The best was yet to come as 46 more singles and three more number one singles would follow.

Blue On Blue 45 by Bobby Vinton

February 11, 2012

Bobby Vinton produced close to 50 chart hits during the 1960s and 1970s, including four that reached number one. Jusa about all his big hits were ballads with lyrics about love and longing.

One of the biggest hits of his career was “Blue Velvet,” which topped the charts for three weeks. It was not his first song with Blue in the title, however.

“Blue On Blue” was the single that preceeded “Blue Velvet.” Released during the spring of 1963, it became a big hit in its own right, reaching number three on the BILLBOARD MAGAZINE Pop Singles Chart.

Bobby Vinton became a staple in Las Vegas and is still out on the road today.

Roses Are Red 45 by Bobby Vinton

November 12, 2011

Bobby Vinton signed a contrct with the Epic label during 1960 as a bandleader. For two years years his releases were unsuccessful and so he decided to give it a try as a singer.

“Roses Are Red” was released June 9, 1962 and on July 14, it reached number one. It spent four weeks at the top of the BILLBOARD MAGAZINE Pop Singles Chart. It was a nice ballad that allowed his voice to soar and set the stage for a long and successful career. It was the first of close to 50 singles that would make the charts during the next 18 years.

The album of the same same would reach number five on the album charts. It was also the number one adult contemorary song in the United States but reaching number five on the rhythm & blues charts was a real stretch.

Just As Much As Ever 45 by Bobby Vinton

January 22, 2011

Bobby Vinton was one of few solo American artists who had hit singles before The Beatles era, during the British invasion, and after it all ended. It all added up to 47 chart hits between 1962-1980 including four that reached number one.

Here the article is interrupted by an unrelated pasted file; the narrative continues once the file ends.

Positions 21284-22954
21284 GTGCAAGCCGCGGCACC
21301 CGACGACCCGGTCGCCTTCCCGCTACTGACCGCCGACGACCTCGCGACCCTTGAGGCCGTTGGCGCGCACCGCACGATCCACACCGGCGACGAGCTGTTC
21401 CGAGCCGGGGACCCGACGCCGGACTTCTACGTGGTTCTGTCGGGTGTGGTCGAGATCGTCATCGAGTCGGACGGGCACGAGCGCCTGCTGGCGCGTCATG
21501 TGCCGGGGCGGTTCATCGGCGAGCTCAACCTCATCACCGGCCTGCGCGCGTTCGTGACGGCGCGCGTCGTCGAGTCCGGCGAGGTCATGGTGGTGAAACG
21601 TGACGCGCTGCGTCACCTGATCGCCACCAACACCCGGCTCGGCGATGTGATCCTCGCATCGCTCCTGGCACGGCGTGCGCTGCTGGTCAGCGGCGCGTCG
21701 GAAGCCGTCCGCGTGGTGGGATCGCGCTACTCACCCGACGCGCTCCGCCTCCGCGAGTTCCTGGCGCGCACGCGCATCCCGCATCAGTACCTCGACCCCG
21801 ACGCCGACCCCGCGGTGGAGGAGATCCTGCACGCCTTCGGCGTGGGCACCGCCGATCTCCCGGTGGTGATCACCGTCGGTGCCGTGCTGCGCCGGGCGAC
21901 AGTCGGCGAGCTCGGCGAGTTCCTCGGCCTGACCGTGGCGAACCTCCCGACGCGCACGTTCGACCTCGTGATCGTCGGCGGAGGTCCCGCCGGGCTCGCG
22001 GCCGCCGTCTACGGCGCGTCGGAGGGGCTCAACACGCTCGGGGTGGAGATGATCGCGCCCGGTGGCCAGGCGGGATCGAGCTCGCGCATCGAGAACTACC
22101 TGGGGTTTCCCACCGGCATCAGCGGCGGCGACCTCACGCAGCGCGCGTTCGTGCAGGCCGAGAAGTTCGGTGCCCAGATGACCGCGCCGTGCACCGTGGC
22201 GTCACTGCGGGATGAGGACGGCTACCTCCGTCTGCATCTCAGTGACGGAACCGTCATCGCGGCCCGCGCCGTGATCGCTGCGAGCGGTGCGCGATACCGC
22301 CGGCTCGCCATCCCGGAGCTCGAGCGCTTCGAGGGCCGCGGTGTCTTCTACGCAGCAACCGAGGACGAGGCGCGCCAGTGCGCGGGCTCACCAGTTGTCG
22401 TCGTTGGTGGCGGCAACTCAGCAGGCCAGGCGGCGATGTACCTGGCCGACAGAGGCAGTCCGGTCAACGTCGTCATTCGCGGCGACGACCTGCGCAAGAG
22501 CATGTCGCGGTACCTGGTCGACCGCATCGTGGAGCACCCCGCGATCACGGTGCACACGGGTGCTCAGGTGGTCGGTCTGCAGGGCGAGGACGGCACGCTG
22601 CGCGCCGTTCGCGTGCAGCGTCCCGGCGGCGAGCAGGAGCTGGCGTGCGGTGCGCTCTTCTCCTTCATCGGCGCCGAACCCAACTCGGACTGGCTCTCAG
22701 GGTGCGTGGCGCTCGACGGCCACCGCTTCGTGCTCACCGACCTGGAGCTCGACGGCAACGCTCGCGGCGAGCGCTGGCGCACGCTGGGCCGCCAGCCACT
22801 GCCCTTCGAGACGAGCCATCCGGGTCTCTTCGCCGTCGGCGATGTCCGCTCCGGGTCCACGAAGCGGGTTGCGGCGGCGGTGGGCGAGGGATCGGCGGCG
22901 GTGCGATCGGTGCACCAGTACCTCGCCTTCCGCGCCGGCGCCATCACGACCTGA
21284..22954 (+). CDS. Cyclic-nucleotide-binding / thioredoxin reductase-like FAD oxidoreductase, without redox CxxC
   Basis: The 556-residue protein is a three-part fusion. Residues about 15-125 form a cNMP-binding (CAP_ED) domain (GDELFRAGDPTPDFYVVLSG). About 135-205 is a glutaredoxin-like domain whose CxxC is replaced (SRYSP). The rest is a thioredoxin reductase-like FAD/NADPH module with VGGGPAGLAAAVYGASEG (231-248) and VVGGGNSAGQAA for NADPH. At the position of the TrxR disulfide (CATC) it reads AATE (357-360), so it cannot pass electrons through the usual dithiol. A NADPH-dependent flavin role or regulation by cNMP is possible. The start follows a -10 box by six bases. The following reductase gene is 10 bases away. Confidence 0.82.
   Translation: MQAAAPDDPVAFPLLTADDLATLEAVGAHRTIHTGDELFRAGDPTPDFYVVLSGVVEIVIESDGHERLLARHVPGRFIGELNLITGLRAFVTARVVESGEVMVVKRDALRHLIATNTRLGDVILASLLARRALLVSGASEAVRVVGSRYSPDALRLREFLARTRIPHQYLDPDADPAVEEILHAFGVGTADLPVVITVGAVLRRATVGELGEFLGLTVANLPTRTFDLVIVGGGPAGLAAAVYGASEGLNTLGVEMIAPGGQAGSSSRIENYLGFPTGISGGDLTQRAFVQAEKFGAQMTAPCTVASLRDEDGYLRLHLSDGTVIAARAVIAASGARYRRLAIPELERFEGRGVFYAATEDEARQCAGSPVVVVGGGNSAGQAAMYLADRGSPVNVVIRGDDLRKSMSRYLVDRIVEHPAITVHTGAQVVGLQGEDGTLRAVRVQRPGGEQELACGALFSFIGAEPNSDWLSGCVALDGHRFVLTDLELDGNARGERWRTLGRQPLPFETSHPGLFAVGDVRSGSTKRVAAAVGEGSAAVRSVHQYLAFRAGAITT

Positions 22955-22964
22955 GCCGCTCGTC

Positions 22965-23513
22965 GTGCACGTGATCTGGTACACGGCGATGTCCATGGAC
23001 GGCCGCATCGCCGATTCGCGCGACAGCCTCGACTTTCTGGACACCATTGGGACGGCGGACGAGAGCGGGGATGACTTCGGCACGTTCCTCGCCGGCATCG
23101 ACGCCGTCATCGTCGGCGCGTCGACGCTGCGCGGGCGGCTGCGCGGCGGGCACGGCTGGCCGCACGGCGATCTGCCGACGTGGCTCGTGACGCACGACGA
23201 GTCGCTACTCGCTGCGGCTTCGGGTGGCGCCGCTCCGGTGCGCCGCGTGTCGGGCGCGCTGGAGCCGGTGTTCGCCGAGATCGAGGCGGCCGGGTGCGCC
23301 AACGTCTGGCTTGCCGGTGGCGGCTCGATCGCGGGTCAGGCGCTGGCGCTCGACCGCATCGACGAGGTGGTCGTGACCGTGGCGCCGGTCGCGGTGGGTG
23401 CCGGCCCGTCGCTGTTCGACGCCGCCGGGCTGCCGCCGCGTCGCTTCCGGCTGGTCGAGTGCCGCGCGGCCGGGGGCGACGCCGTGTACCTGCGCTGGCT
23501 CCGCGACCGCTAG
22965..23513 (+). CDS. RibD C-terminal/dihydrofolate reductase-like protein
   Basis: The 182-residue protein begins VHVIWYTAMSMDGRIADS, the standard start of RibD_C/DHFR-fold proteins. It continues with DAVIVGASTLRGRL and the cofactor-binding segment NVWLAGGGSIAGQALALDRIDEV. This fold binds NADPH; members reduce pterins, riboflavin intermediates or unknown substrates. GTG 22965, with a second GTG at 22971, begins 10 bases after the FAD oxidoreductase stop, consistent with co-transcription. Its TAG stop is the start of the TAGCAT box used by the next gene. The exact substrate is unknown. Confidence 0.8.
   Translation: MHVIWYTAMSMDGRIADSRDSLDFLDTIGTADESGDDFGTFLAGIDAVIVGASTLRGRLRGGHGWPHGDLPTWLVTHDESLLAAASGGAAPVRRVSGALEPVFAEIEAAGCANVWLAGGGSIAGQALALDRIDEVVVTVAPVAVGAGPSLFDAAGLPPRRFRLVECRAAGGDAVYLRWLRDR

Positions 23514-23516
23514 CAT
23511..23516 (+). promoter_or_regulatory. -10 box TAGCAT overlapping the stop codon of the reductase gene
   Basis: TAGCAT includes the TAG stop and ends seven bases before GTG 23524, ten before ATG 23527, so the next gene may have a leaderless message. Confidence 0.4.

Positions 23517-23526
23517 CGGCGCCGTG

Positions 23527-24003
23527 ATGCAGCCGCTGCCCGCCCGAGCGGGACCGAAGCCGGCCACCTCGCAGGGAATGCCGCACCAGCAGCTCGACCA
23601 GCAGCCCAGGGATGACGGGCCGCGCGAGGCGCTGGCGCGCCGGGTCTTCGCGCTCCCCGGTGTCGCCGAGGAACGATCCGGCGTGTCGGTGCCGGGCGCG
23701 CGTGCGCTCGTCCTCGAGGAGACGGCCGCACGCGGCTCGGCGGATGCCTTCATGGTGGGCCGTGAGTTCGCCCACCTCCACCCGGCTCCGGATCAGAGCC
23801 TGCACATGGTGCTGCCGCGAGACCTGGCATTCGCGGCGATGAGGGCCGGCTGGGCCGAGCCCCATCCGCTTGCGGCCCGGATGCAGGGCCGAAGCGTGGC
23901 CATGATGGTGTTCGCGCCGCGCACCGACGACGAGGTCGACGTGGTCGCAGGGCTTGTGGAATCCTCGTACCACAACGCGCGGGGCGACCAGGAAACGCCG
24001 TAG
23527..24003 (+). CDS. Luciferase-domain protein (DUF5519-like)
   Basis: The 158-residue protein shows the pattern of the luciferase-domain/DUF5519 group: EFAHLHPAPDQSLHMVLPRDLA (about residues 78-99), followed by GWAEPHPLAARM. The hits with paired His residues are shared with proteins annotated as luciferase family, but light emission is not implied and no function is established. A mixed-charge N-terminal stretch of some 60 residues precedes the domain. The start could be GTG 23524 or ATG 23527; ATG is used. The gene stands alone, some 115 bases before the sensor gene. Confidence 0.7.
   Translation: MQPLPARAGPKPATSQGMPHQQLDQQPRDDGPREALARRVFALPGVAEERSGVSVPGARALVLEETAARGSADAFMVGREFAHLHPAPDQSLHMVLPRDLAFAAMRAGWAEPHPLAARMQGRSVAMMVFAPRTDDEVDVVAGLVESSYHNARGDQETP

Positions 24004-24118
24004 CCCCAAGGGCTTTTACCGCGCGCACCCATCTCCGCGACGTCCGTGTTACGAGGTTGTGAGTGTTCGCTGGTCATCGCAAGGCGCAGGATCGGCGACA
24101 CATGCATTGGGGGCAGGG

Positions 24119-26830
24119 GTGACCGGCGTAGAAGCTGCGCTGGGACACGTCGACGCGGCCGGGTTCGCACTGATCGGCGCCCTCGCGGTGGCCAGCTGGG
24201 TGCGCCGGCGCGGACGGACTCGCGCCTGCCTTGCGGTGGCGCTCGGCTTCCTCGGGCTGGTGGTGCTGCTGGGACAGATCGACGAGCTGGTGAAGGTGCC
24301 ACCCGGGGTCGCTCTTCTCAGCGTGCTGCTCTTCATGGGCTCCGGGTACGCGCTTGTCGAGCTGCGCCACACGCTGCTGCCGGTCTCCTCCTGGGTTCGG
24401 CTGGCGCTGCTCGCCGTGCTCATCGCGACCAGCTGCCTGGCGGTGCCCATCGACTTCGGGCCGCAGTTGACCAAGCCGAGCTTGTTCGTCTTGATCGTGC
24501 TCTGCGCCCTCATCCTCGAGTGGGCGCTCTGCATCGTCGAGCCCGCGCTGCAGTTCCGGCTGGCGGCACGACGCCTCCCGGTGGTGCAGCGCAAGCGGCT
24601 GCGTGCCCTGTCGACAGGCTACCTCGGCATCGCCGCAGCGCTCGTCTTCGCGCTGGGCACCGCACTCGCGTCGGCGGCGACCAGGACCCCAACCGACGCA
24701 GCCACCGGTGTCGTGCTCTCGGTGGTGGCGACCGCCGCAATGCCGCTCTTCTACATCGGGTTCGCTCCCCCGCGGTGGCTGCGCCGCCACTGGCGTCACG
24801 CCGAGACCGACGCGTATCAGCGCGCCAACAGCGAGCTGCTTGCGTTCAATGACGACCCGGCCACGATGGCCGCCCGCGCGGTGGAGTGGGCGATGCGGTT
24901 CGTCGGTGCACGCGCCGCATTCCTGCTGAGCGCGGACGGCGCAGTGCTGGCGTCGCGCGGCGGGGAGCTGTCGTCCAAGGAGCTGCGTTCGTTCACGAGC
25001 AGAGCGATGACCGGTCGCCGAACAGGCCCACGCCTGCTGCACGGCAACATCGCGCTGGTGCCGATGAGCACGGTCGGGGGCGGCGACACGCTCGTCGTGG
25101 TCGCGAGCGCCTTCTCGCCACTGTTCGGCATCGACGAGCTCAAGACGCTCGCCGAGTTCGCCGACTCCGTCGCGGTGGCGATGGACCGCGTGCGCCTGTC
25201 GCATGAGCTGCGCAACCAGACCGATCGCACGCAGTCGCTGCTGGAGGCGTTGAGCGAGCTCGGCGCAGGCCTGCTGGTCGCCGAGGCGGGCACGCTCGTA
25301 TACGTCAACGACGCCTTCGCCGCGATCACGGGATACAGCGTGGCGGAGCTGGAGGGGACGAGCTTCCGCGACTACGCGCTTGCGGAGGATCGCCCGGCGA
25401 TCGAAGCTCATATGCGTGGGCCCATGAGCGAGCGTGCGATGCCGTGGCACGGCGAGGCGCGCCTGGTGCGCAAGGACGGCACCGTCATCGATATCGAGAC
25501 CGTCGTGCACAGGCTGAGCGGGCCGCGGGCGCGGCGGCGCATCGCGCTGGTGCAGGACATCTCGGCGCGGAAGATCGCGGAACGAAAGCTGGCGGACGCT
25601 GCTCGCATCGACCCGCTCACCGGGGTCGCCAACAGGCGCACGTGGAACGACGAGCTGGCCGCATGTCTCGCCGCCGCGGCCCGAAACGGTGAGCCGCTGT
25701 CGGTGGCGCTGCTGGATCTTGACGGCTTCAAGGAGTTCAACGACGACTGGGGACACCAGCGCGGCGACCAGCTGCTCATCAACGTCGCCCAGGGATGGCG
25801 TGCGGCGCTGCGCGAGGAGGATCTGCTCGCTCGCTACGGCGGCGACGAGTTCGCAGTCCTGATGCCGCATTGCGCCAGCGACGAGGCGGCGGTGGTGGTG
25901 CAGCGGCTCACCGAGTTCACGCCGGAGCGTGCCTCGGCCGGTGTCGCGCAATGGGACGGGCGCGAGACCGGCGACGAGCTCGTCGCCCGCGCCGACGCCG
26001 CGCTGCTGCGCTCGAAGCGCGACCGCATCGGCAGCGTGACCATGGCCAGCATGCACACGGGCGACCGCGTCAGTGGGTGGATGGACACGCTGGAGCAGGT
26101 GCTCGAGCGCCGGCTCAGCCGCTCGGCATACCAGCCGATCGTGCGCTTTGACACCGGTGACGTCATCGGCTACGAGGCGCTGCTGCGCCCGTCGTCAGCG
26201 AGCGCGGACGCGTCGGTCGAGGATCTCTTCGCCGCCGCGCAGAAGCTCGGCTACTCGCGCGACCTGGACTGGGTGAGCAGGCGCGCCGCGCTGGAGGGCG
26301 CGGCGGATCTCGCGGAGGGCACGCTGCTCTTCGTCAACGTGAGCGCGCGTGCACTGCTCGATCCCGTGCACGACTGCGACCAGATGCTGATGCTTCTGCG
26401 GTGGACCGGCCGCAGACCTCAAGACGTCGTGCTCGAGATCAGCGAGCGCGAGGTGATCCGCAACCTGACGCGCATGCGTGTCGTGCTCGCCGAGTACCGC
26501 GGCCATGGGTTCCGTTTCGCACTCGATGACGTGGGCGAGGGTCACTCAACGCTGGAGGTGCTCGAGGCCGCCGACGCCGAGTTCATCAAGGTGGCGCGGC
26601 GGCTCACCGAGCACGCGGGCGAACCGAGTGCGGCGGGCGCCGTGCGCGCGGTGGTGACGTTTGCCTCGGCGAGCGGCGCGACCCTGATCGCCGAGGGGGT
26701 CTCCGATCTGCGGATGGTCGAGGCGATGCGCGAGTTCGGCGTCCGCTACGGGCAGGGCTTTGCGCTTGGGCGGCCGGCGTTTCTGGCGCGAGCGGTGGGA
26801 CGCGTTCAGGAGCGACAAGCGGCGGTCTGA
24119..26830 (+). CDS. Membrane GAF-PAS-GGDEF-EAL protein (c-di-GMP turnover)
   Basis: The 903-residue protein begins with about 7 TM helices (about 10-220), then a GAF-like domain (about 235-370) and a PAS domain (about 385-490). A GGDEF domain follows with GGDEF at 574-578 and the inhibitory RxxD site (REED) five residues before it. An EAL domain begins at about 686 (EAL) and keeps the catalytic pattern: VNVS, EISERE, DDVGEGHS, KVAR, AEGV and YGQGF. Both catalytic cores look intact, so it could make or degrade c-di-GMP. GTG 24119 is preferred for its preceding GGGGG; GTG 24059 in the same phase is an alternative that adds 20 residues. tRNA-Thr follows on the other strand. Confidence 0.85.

“Just As Much As Ever” was released December 30, 1967 and reached number 24 on the BILLBOARD MAGAZINE Pop Chart. It was a typical Vinton ballad about love.

I would guess that about two thirds of his single releases came with picture sleeves and this one was no exception.

Bobby Vinton is now in his mid seventies, he continues to tour and perform in Las Vegas.

Blue Velvet 45 by Bobby Vinton

March 31, 2010

Today many people forget just how many hits Bobby Vinton has had during his long career. He placed 47 songs on THE BILLBOARD MAGAZINE top 100 pop charts from 1962 to 1980.

He began his career as the band leader for Dick Clark’s Caravan of Stars during 1960. In 1962 he left the band and embarqued upon a solo career.

“Blue Velvet” may be his best known release. One can not even guess how many times this love ballad was played at proms and school dances during the sixties.

“Blue Velvet” has a long history. Tony Bennett had a hit with it during 1951 and the vocal group The Statues had a version that reached number 84 on The United States singles charts during 1960.

It is Bobby Vinton’s version that remains the definitive one. It remained in the number one position on the singles charts for three weeks during late summer of 1963. A perfect vocal and excellent arrangements all added up to one of the best make out songs in music history.